Friday, September 24, 2021

Fun with 3D Printing

I recently pointed out to Chris that the etched grate that is on the Proto 2000 S-1 model is incorrect. The S-1, as with the S-2 and RS-1 locomotives, had shutters over the fan housing, not a grate. The New Haven and many other roads later installed a walk-over grates, but the fan itself was covered by shutters.

Chris had the good sense to start a Facebook chat with our buddy Mike Redden and another one of our 3D printing buddies, Chris Zygmunt.

Within less than 24 hours, we had photos of multiple test prints to discuss as Chris Z. and Mike had worked up several variations.

Chris Z. printed out several and left them with Chris A. and last night I picked them up while at Chris A's for an ops session (yes, I know a whole alphabet's worth of Chris-es)...

The discussion revolved around a number of things, one of which is how it will be installed. The P2k model has a slight lip on the inside of the fan housing to hold the etched part. So a logical approach would be to be a part that can just drop in.

However, the actual set of shutters rests on top of a slightly larger housing. By making it the size of that frame, one can simply sand off the old frame (leaving the larger housing) and glue this on top. Another advantage with this approach is that the same part can also be used for the Atlas RS-1 and S-2, since those don't have an etched part to replace.

I have cut out the fan in my models, because I'm hoping to let the sound come out through the fan housing. To this end, I'd like a set of shutters that has openings between them.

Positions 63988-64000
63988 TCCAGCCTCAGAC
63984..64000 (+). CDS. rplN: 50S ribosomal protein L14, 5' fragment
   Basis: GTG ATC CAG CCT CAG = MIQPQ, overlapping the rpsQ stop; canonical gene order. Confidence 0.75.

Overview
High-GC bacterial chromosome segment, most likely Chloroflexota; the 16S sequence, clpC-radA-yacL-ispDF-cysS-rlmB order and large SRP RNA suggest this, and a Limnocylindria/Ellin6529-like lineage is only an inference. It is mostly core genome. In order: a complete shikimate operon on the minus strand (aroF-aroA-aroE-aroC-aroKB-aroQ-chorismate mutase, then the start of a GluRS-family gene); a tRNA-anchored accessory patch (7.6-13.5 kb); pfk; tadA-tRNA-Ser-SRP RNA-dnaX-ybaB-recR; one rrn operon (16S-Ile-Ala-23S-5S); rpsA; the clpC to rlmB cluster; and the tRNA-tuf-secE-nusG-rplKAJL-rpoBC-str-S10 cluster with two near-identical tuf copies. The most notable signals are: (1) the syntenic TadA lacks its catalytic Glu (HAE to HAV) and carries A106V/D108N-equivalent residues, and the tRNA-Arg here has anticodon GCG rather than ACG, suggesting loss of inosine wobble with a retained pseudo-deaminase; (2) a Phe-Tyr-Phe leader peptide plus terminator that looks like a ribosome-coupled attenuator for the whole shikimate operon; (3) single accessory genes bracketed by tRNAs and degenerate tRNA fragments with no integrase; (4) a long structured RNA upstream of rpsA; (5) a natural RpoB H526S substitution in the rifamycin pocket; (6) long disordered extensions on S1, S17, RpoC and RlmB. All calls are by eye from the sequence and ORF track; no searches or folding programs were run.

So the first one I tried of the three that Chris Z. printed has 16 shutters, with spaces between them. The shutters of all of these are at a 45-degree angle, but are so small I'm not sure that will be visible. Only about 1/3 of the slits were open, so I cleaned the rest out with a scalpel.

I did end up with two small cracks in the process, but didn't look problematic. Until I was trying to cut off what was left of the supports and broke the end off altogether.

It won't be a real issue, though, it fits together cleanly. So here it is just placed on top of the shell.

I really like it, I'll see what the others look like. This is the one with the full 22 shutters that I believe is prototypical. It's slightly too small, but it really looks correct otherwise. I tried to open up spaces between the shutters but there isn't any way that will work.

The third option has 20 shutters, and is sized to be an exact replacement for the etched part, so it drops right in. Again, I couldn't open up spaces between the shutters.

I've seen photos of Mike's versions, but don't have any in person yet to check out. I may very well use a couple of different ones. Looking forward to those (as well as the radiator shutters Mike is working on).

I'm glad Chris had the foresight to pull the group together, and Chris Z. and Mike continue to impress me with their skill in creating parts like these. I'm torn on whether I like the 22-shutter or open shutter version better. Let me know what you think.

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